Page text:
September 6, 2022
The sun is high and the afternoon is hot by the time I make it over to Spokane Bay. A lone turkey vulture teeters as it glides along the ridge, riding the wind that flows across the grasses with a distant sigh. Since last week, smoke has blown in from fires in Idaho, a dirty white haze that fills the sky. The smoke hides the distant mountains and blurs the dry, tan hills across the lake. Around me, the rocky slopes hold Spokane Bay in a bowl, cut off from the outside world by the grip of the haze.
I let my kayak drift slowly into the bay, through the mats of green algae where the carp hide and the damselflies hover. Eventually I reach the shady shallows where the crack willows (Salix fragilis) hang over the water. Just like last week, dozens of yellow-rumped warblers are spending the afternoon here, chipping energetically from the canopy. But today, floating on the water, I have a better view of them.
Yellow-rumps and mallards
The yellow-rumps are darting forth over the water, catching flying insects. Four or five warblers will fly out at the same time, as if they’re choreographing the hunting. It doesn’t always work, though. Several times I watch a warbler try for a large white moth. But this moth is a survivor. Each time, just as the warbler is closing in, it casually changes course, leaving the unfortunate bird snapping up a beakful of air.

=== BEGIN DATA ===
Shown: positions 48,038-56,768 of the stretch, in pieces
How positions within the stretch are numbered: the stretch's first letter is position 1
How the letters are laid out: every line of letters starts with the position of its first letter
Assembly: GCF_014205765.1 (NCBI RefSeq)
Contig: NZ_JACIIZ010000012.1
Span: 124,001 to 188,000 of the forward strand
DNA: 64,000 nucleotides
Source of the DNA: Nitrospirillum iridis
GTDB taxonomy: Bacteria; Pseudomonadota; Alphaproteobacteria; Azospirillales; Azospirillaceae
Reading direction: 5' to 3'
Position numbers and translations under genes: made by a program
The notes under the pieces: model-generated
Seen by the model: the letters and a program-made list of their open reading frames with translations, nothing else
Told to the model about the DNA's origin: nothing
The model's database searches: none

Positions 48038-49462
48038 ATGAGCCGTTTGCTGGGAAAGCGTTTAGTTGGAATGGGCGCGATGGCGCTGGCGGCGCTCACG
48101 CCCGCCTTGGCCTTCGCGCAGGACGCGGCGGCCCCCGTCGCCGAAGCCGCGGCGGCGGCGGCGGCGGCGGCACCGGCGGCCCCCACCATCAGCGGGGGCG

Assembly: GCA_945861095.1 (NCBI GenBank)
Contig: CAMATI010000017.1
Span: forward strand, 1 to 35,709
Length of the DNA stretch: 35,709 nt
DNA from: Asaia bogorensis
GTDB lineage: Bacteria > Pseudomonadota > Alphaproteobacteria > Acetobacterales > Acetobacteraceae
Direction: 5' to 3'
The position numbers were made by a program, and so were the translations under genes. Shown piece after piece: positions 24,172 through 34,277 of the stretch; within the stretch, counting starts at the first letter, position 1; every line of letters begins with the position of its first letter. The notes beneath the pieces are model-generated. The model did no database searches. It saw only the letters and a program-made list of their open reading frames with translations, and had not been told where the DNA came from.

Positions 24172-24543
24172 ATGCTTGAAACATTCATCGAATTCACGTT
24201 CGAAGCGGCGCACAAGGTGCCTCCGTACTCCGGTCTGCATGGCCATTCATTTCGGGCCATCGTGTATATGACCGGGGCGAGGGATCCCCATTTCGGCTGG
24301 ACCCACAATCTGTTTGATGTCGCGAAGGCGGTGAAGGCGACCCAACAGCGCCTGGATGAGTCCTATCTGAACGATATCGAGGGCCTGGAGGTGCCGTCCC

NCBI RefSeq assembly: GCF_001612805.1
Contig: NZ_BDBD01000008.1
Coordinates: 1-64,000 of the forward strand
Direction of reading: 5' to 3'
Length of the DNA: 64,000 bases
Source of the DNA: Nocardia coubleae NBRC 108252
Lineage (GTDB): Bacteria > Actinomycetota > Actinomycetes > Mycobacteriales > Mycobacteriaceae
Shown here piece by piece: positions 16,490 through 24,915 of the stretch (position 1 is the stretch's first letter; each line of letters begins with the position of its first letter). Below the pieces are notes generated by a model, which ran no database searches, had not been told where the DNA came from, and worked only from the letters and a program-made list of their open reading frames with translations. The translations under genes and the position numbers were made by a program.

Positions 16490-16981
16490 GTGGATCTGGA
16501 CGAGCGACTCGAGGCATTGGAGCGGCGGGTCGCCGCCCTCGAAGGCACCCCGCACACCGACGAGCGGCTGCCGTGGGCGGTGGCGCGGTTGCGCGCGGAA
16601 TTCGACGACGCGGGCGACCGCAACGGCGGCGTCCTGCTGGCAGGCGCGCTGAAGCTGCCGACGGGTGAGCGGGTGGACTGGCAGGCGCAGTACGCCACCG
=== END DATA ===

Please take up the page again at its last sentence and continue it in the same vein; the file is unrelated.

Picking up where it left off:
The yellow-rumps are hunting along the willow branches, too, looking for caterpillars and other foliage-dwellers in an intense stop-and-start. The noisy clicking of the Great Basin cracklers floats in from the steep, dry slopes above us.
In many ways, the bird community today seems similar to what I saw here last week. An American white pelican glides in and lands on the water with a heavy splash. The mallards are feeding at the water’s surface, darting this way and that at the outer edge of the mat of algae. Every few seconds, a quack emanates from the group of foraging ducks.
But a hint of fall migration is evident in the turkey vultures that glide over the ridge every so often. As they fly south, they search out updrafts and thermals to save them from flapping. The wind across this ridge is providing just such an updraft. And today’s yellow-rumped warblers are probably different individuals than the ones I saw here last week. They’re spending every moment of this afternoon fattening up on insects, 12-gram athletes getting ready for another night’s marathon. Though yellow-rumps don’t migrate as far as many of our songbirds, by the winter a continent’s-worth of them will be concentrated in the southern United States and Mexico.
Algae: bad and good
Slowly, I paddle back out of the shade of the willows, paralleling the shore. Remember how the ducks last week were swimming in the open channels between the algae? I haven’t been as smart as them today, and now I realize why it matters. The algal mat is thick and heavy here. Within a few feet, my kayak is pushing a mattress-sized carpet of algae ahead of it. It’s hard to make any progress.